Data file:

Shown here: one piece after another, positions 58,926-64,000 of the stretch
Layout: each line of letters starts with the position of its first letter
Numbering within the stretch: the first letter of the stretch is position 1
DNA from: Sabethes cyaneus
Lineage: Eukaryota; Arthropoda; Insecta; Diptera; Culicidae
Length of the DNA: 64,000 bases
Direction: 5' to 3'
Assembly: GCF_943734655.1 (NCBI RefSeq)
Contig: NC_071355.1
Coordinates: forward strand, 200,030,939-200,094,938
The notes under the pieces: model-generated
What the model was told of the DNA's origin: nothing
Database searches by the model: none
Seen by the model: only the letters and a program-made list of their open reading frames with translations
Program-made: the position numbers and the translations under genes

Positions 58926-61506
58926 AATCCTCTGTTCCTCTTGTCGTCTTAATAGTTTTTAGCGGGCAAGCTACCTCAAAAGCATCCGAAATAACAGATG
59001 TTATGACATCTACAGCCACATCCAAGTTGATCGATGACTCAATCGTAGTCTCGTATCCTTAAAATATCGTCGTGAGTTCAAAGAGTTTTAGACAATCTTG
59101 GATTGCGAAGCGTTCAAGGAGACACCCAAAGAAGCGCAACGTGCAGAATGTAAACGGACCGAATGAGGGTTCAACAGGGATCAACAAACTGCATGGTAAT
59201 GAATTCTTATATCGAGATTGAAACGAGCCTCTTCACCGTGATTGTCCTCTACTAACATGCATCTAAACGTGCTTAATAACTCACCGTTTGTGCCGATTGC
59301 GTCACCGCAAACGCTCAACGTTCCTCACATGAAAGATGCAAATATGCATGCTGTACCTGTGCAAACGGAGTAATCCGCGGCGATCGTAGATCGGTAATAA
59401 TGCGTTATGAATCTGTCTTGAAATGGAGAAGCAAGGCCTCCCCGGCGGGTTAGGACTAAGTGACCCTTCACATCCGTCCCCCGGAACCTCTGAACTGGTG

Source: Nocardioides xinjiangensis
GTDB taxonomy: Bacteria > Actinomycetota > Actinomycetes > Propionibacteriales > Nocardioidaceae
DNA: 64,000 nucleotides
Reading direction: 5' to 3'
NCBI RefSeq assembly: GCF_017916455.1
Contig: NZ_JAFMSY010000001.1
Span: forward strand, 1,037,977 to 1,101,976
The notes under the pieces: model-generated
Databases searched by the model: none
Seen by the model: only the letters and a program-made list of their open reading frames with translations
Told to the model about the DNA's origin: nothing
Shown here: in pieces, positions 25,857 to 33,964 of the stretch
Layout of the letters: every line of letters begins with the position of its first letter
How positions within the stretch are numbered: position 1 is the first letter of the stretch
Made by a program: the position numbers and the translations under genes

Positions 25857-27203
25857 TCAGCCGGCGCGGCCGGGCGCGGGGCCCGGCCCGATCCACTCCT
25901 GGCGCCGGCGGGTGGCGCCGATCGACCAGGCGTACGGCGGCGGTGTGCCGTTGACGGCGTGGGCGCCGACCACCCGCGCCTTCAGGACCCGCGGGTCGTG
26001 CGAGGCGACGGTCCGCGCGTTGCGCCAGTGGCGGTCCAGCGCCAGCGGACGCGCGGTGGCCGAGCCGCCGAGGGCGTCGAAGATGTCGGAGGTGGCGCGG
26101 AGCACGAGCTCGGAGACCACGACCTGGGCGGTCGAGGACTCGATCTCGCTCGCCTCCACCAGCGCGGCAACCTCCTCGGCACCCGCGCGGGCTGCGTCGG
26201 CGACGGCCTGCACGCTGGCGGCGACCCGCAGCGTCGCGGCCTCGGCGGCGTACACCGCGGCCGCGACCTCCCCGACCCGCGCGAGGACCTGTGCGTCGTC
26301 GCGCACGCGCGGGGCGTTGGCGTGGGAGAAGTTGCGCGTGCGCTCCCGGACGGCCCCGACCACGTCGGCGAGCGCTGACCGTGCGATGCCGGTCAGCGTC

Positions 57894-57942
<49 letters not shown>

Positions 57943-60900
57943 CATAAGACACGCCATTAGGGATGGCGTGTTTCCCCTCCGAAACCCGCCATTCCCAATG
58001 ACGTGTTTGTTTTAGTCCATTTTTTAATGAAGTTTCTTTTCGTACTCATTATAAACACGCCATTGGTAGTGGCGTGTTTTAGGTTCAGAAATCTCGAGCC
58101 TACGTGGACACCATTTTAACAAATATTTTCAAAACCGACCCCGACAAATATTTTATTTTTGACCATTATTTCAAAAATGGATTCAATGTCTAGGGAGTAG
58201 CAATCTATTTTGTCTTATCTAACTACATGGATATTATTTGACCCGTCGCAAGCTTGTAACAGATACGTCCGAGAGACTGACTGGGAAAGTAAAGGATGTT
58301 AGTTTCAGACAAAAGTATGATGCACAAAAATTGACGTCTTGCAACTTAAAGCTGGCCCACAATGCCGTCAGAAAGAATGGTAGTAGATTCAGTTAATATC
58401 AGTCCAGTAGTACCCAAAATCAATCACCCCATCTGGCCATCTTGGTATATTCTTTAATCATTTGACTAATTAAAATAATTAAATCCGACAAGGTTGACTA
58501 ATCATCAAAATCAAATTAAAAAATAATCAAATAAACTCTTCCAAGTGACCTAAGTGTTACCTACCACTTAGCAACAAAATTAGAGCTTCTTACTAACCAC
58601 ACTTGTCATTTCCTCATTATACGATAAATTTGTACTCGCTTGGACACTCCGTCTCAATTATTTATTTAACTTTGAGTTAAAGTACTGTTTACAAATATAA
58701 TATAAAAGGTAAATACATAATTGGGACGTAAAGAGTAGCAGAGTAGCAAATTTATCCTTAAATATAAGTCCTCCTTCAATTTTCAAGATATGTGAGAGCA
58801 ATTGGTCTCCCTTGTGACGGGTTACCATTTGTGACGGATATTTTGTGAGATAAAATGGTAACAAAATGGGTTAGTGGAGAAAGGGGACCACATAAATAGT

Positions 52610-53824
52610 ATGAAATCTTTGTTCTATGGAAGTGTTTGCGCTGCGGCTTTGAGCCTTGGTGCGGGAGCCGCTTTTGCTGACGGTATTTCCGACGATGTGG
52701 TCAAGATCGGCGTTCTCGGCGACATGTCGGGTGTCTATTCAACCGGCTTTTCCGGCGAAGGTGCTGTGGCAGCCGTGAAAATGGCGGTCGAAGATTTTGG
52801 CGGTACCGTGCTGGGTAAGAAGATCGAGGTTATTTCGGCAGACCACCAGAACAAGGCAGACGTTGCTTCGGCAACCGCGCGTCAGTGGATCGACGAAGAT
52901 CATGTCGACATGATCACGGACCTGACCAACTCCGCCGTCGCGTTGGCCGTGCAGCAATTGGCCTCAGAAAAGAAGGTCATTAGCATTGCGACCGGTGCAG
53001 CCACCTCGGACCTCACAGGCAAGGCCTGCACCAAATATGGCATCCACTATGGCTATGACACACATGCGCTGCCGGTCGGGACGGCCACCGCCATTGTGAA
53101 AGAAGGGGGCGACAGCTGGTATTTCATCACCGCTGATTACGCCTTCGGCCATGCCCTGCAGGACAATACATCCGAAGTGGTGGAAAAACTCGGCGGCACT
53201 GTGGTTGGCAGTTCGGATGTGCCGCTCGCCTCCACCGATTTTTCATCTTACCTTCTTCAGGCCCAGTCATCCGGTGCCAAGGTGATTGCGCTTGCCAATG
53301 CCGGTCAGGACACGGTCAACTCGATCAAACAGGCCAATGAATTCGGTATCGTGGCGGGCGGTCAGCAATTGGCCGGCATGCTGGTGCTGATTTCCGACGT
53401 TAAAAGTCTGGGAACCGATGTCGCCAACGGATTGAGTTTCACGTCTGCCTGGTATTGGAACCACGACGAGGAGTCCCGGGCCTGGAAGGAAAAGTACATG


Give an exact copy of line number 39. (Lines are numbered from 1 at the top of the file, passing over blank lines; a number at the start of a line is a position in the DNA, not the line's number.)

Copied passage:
25857 TCAGCCGGCGCGGCCGGGCGCGGGGCCCGGCCCGATCCACTCCT